For King George V, individual personality had to be completely subord­inated to the dignity of the office of king. But Prince Ed­ward believed a king had to be a strong leader who embraced a cult of personality. He admired Fascist leadership because he believed appeasement with Fascism offered European peace. In particular Fascism seemed a modern answer to the Communist threat, for example by improving the lives of Germany’s poor.

King Edward VIII on an unofficial tour to Germany
giving a Hitler salute in 1937
Photo credit: Daily Mail

A weak personality himself, Edward was most vulnerable to the myths Fascism propagated – anti-Semitism, a need for new rad­ical politics of the right and a strongman leader. Perhaps this was appealing because the war had left Edward deeply insecure about his own mas­culinity. By abandoning crown and nation in a passion for the last of many women he had loved, Edward could finally publicly prove his manliness.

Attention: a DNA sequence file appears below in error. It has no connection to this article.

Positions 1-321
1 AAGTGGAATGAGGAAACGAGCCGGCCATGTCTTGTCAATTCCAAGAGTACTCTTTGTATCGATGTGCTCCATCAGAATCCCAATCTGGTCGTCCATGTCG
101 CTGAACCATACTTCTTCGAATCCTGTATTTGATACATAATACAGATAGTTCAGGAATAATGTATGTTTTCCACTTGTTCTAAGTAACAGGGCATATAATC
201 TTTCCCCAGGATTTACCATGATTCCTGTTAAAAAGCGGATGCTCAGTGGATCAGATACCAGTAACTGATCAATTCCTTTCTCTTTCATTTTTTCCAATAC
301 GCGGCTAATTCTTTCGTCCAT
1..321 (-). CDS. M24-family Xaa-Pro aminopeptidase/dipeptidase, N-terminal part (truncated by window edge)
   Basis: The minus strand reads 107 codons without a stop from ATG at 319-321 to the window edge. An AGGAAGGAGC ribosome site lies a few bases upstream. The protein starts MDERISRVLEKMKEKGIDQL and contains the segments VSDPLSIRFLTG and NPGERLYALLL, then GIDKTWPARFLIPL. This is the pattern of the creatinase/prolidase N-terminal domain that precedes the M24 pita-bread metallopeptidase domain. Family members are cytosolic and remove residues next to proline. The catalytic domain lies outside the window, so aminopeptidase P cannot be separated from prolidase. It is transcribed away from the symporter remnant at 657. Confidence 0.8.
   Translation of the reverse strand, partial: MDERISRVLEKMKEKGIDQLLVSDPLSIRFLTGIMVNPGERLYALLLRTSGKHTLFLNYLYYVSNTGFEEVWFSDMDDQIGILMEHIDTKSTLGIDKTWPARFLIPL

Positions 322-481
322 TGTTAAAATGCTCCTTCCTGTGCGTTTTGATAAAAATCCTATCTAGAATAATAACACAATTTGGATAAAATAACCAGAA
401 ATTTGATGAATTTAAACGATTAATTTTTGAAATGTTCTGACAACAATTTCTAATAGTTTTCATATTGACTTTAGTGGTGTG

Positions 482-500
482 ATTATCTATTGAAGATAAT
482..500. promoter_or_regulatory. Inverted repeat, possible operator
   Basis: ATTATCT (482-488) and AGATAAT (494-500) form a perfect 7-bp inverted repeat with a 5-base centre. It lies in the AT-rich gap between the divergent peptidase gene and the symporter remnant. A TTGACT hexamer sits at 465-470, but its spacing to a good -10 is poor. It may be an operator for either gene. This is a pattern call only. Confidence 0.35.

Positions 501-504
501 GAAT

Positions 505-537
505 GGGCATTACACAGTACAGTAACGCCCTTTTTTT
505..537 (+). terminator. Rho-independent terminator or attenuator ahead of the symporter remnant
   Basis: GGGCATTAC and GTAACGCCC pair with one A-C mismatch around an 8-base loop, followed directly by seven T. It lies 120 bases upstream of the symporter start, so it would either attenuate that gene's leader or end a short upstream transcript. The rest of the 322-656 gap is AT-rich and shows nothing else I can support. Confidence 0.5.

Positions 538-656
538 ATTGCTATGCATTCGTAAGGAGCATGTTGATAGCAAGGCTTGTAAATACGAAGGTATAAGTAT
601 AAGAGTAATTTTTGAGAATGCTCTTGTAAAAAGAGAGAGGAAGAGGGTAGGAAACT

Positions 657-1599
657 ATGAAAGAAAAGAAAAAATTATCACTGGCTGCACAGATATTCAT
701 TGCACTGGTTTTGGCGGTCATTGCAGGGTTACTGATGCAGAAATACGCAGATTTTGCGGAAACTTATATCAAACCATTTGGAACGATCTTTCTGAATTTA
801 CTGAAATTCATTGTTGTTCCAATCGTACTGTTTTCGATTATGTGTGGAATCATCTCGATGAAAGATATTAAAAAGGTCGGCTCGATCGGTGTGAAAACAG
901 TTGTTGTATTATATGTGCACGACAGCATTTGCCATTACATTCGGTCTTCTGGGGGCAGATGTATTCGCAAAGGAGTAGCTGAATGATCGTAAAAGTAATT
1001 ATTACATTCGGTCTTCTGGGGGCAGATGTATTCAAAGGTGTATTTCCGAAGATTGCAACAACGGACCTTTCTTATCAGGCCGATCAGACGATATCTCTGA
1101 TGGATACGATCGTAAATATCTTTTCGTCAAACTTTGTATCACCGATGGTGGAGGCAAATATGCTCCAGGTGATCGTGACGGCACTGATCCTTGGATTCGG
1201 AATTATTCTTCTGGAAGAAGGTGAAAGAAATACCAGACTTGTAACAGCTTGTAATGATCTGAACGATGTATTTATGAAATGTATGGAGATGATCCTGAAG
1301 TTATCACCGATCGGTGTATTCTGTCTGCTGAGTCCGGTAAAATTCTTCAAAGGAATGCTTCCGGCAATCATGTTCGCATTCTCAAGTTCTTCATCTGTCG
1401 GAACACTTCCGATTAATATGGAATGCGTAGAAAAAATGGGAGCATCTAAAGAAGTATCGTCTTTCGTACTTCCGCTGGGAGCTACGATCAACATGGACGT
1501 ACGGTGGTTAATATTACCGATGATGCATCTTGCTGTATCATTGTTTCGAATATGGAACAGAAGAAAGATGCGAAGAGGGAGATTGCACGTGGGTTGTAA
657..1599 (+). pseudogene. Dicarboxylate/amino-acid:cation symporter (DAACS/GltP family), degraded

I will add one more critical factor that Dr Jones did not mention. Edward VIII’s mother Queen Mary was almost entirely German and his father King George V was partly German. Edward remembered how older relatives would change to speaking German, as soon as any English-speaking staff left them in privacy. Edward himself was fluent in his "mother tongue". So asking the prince to devalue his German heritage would have been cruel, and ineffective.


Parnassus said...

Hello Hels, I suppose that there are volumes of explanations of Edward's actions and attitudes but I believe that at heart he was a rotten apple, which idea also explains a lot of his actions.

bazza said...

Your photo of the group with Edward giving a fascist salute is absolutely chilling and says more than a thousand words could do! Also, having Lord Lucan's lookalike in the picture doesn't help. George V and Tsar Nicholas are mirror images of each other aren't they?
Edward's Nazi sympathies are well known but I don't buy the apologist's view that his opinions were "of the time". Human decency could and should rise above that kind of thinking.
CLICK HERE for Bazza’s tenebrific Blog ‘To Discover Ice’

Mike@Bit About Britain said...